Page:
I became aware of my aptitude to learn things just by closely following what I hear and see when I was around seven years old. If my teacher tells a story or an anecdote to drive her point across during class discussion, I remember most of the details even better.

One successful learning experience I had was during my Chemistry class in my second year in college. My teacher had such enthusiasm in what she was teaching that I could easily comprehend the structures of carbon compounds. She had the class practice on writing the compound structures on our notebooks while she engaged in some storytelling of her past life as a university student. Some of my classmates could not do things all at the same time – writing structural formulae while keeping tuned to my teacher’s stories. I discovered that I could really do a task or two all at the same time. When I started teaching Organic Chemistry seventeen years later, I could very well recall the structures of carbon compounds, including the stories that my teacher told my class during my student years in college.

One unsuccessful learning experience that I truly wished I should have done something about was learning advance engineering math skills during my postgraduate studies in Materials Science and Engineering. I undertook my advance studies twelve years after I finished my bachelor’s degree. I was really miserable trying to re-learn the techniques in analytical calculus and advance mathematics in a short period of time, such that I thought of dropping the subject. I admit to have forgotten some of my mathematical skills, as I have never used them in my work as a planning officer for a government agency. I bought an engineering calculus book to help me but, with my work and family responsibilities, I just read through a mere five pages of the book.

I was feeling so anxious to gain some mastery of advance math that I would stay up so late for three consecutive nights each week, but I felt inadequate in truly understanding certain techniques. There was a compelling need for me to go through the basics in calculus again so I could work my way through advance math. I reasoned, however, that I just didn’t have the time to review, as I had to go to work every day of the week and devote some time to my family. I only enrolled for two night classes each week for my master’s study. Whenever I entered any of my classes in Advance Math and Analytical Chemistry 1, I felt uneasy trying to understand my teachers’ lectures as I could not exactly recall some of the key concepts in either of the named subjects.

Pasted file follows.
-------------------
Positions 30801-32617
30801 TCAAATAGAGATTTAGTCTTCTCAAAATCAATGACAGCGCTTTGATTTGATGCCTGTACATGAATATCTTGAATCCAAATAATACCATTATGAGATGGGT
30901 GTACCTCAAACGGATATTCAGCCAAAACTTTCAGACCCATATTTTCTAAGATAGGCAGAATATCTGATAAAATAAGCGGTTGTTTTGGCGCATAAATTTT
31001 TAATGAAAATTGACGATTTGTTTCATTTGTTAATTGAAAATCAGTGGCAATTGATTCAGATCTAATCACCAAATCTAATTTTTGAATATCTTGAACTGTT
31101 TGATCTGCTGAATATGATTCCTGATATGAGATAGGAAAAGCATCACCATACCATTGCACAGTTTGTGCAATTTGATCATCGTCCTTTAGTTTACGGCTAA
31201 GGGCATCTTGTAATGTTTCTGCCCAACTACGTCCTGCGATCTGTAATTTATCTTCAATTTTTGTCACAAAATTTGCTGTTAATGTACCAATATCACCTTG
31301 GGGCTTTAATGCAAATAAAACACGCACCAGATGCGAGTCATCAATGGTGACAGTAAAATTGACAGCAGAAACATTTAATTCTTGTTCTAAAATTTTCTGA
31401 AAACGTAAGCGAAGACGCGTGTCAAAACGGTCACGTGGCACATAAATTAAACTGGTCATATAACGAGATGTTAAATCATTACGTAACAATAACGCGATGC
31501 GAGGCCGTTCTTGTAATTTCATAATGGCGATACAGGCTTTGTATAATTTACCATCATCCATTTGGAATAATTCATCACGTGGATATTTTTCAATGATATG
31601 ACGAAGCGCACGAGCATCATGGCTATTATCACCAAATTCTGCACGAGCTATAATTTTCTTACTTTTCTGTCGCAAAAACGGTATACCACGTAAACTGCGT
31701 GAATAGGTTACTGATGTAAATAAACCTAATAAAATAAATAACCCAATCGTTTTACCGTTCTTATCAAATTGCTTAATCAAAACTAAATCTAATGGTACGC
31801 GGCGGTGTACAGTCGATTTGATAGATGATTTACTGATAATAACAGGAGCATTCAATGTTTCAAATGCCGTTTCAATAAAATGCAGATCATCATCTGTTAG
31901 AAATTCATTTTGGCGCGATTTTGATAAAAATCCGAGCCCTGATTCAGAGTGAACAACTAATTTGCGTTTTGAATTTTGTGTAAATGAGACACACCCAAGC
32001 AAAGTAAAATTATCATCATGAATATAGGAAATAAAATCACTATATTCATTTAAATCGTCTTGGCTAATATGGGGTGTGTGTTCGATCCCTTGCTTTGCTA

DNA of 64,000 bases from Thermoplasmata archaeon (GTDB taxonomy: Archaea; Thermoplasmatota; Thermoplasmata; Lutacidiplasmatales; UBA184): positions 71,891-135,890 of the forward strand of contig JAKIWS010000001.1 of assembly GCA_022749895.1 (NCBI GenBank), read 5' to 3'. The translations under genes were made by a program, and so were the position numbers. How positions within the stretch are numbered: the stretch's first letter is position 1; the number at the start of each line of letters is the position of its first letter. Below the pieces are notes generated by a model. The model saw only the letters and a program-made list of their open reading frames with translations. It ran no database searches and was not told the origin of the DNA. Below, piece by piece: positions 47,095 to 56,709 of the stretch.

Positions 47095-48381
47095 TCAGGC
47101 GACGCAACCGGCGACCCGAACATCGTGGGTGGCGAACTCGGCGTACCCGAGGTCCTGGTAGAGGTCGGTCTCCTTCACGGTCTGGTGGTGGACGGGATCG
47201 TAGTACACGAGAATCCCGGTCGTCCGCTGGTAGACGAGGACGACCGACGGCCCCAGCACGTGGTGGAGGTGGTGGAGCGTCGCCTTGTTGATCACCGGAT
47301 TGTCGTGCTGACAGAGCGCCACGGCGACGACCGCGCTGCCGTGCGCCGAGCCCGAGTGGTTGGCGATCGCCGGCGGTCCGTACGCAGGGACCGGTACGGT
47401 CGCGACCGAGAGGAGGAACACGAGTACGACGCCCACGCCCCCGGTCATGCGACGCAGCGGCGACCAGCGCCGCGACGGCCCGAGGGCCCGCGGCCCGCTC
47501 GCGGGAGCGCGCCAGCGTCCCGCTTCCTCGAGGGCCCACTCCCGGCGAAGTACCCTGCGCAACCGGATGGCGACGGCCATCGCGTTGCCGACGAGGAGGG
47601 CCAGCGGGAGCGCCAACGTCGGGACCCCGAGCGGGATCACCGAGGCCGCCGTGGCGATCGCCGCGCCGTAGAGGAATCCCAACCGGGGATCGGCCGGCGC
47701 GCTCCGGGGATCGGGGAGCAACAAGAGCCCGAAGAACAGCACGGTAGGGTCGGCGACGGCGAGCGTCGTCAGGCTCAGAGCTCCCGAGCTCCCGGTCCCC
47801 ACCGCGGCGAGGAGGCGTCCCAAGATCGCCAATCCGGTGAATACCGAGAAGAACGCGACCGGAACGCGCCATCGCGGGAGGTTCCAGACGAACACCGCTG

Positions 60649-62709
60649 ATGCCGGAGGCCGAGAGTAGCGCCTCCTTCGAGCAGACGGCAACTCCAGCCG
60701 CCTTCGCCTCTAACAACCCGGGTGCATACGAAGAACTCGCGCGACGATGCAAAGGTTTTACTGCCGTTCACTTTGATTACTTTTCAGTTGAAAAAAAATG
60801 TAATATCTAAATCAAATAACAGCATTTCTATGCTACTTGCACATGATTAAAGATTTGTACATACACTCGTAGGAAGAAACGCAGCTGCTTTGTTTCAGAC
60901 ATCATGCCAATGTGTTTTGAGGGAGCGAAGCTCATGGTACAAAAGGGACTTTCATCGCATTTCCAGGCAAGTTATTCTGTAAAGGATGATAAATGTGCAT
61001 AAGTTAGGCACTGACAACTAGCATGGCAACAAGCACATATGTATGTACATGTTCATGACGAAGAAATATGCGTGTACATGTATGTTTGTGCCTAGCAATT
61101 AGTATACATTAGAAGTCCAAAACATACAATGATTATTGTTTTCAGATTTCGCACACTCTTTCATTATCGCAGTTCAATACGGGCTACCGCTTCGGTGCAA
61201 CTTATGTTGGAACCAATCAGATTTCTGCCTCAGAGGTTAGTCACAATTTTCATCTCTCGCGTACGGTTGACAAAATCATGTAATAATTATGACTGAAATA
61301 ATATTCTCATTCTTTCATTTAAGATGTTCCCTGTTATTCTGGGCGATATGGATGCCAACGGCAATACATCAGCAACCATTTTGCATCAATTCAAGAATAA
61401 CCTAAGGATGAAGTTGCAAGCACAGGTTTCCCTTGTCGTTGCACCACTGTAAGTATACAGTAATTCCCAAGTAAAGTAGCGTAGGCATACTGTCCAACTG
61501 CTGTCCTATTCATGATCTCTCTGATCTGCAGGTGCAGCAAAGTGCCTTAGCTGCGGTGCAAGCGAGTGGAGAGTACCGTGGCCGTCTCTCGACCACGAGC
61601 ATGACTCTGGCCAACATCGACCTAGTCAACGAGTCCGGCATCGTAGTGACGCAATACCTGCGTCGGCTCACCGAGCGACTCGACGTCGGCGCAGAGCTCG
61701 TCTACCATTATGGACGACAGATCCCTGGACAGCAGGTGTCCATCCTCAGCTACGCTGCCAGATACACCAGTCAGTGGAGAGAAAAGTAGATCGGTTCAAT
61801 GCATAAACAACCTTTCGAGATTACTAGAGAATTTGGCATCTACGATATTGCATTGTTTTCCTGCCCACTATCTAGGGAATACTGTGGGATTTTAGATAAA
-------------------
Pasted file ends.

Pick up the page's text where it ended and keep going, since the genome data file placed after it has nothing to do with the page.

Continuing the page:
In the end, I wished I could have pursued my advance studies right after my graduation from college. So many of the skills I learned in college have gotten buried – unused and obliterated from memory – a realisation that hit me when I have gone for my master’s study.

The key to continuous learning is utilising what you know so the skills you learned could be aptly remembered when called for. That is, if you decide not to change career, or engage entirely in a different type of work.

This unsuccessful learning experience didn’t affect me that much through the years. I never get to complete the first semester of my master’s study when I decided not to pursue it any longer, thinking that I would not fare well in the subjects I enrolled.

I later decided to change my career as a teacher, rather than maintaining a profession which requires my training as an engineer. I returned to university three years after discontinuing my master’s study (in Materials Science and Engineering), obtained some teaching credits so I could apply for a license as a secondary science teacher. My knowledge in Math, Chemistry and Physics just came in handy when I became a teacher of these subjects in high school.

I never regretted becoming a teacher after engaging in many different types of work. I found my niche, after a lot of introspection and re-evaluation of my options.